It’s a lovely place our elderly host has although there’s just one bathroom for the 7 of us. He had to use the same one, thus 7 and not 6, unless he had a facility aside from the one in the house.

As we were unloading our bags in the rooms he told me that he could not find one of the remote control for the air conditioning in one of the rooms. We decided to take that room. I thought that by nightfall it would be cool enough. That proved to be true. Also this way we would not worry about our friends being unable to sleep.

He continued looking around for the remote control. In the process he came back into the room. He asked to enter but before I could say no, he came in. I had no clothes on. Not a huge deal. But a minute later he came in again, without even knocking. I was rather miffed. Then not but five minutes later one of our friends walked in without knocking, as the door was open to allow some air to circulate. I was starting to have a difficult day.

Dinner that night was in town. There were more challenges to come. We managed to drive in the wrong way on a one way street, turned around by people sitting on their front porch facing the port. Then we managed to park too far from the port, where we had just been while going the wrong way, forcing our somewhat hobbled compatriot to walk much farther than necessary. At least it was downhill.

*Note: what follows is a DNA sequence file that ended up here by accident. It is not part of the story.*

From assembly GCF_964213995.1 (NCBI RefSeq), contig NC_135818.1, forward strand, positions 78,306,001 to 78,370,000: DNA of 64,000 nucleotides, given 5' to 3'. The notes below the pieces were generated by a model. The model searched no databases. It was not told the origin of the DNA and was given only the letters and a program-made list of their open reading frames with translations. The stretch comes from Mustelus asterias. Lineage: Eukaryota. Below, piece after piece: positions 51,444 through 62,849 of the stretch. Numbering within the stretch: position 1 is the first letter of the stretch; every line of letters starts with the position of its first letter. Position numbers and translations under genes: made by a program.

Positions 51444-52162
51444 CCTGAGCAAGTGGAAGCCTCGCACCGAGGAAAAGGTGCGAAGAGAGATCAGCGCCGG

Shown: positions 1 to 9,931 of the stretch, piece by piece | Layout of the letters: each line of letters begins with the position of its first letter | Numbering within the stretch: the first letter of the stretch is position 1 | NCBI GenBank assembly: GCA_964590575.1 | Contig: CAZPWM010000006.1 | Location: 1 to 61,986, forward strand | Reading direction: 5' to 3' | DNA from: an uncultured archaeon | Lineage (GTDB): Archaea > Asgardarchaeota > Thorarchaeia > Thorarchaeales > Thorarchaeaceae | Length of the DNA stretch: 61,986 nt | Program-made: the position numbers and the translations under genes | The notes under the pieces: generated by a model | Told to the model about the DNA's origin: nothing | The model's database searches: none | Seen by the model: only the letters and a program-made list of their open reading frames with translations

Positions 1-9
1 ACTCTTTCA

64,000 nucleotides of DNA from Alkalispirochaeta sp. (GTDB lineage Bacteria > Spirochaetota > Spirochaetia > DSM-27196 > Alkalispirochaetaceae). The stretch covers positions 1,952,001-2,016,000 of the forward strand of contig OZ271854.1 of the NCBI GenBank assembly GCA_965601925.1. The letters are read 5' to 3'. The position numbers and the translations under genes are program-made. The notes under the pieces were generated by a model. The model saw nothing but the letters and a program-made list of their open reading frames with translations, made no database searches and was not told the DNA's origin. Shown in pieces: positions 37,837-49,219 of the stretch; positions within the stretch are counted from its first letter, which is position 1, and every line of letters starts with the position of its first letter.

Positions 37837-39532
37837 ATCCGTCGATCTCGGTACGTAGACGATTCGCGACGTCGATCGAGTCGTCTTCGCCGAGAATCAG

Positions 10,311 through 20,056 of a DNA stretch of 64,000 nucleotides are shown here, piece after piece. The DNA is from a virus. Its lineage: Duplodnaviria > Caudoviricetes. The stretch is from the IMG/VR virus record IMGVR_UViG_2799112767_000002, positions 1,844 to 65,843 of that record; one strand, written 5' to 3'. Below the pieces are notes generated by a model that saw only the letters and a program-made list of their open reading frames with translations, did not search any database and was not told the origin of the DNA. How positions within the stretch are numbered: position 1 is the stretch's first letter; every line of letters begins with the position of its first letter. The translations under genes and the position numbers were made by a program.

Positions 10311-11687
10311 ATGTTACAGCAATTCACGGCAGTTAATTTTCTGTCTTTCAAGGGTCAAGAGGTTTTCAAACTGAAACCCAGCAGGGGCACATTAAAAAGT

The streets along the way were hacked into the hillside in a maze-like fashion. The route to the sea was not marked. We had to ask a woman who was sitting with neighbors outside in the evening’s cool. She gave us perfect instructions. Keep going down.

We settled on a restaurant in the public square when we finally got there, eating and drinking for an hour or so. As we sat there a priest started to conduct a mass nearby, outdoors and in front of a sort of manger. A small crowd gathered. Perhaps it was a blessing of the fish or some such rather than an ordinary ‘culto.’ At any rate what he was doing could serve for any run of the mill hocus pocus.

Afterwards we went to a nearby restaurant run by a local. His family has had this place for years. He’d spent some time in Australia, spoking English quite well. Good typical Sicilian dishes on a lovely Sicilian coast line night that cooled nicely as the sun set.

The next morning we came to a breakfast table set just outside the ample kitchen. There was coffee – the Italian version, not the American, our host pointed out. It’s a difficult adjustment for people accustomed to a beverage that has a lot more water in it and is not roasted to such a black color. As happened the day before each person had a pastry stuffed with ricotta, a very Sicilian breakfast. Its a far cry from, say, a Dutch breakfast, with hearty bread and slices of cheese and various meats.

The archaeological park is just a few minutes drive. It’s large. On our last visit we were deterred from a complete visit by the distances, so we all selected to take the transportation on offer. You have to walk to the small museum to board, passing by Temple E, one of five temples here. The museum does not have much to offer as almost all the goodies are in the The Antonino Salinas Regional Archeological Museum in Palermo, of which more anon. On our last visit, just two years ago, there was an excellent video that played upon the Greek columns they erected in the large hall, and on the wall behind. This was no longer available, a major disappointment.

Selinunte was an ancient Greek city. There were some 30,000 people at its peak around 490 BCE. There were also Phonecians and native Sicilians in the area.  We know quite a bit of its history. Check out the wiki at https://en.wikipedia.org/wiki/Selinunte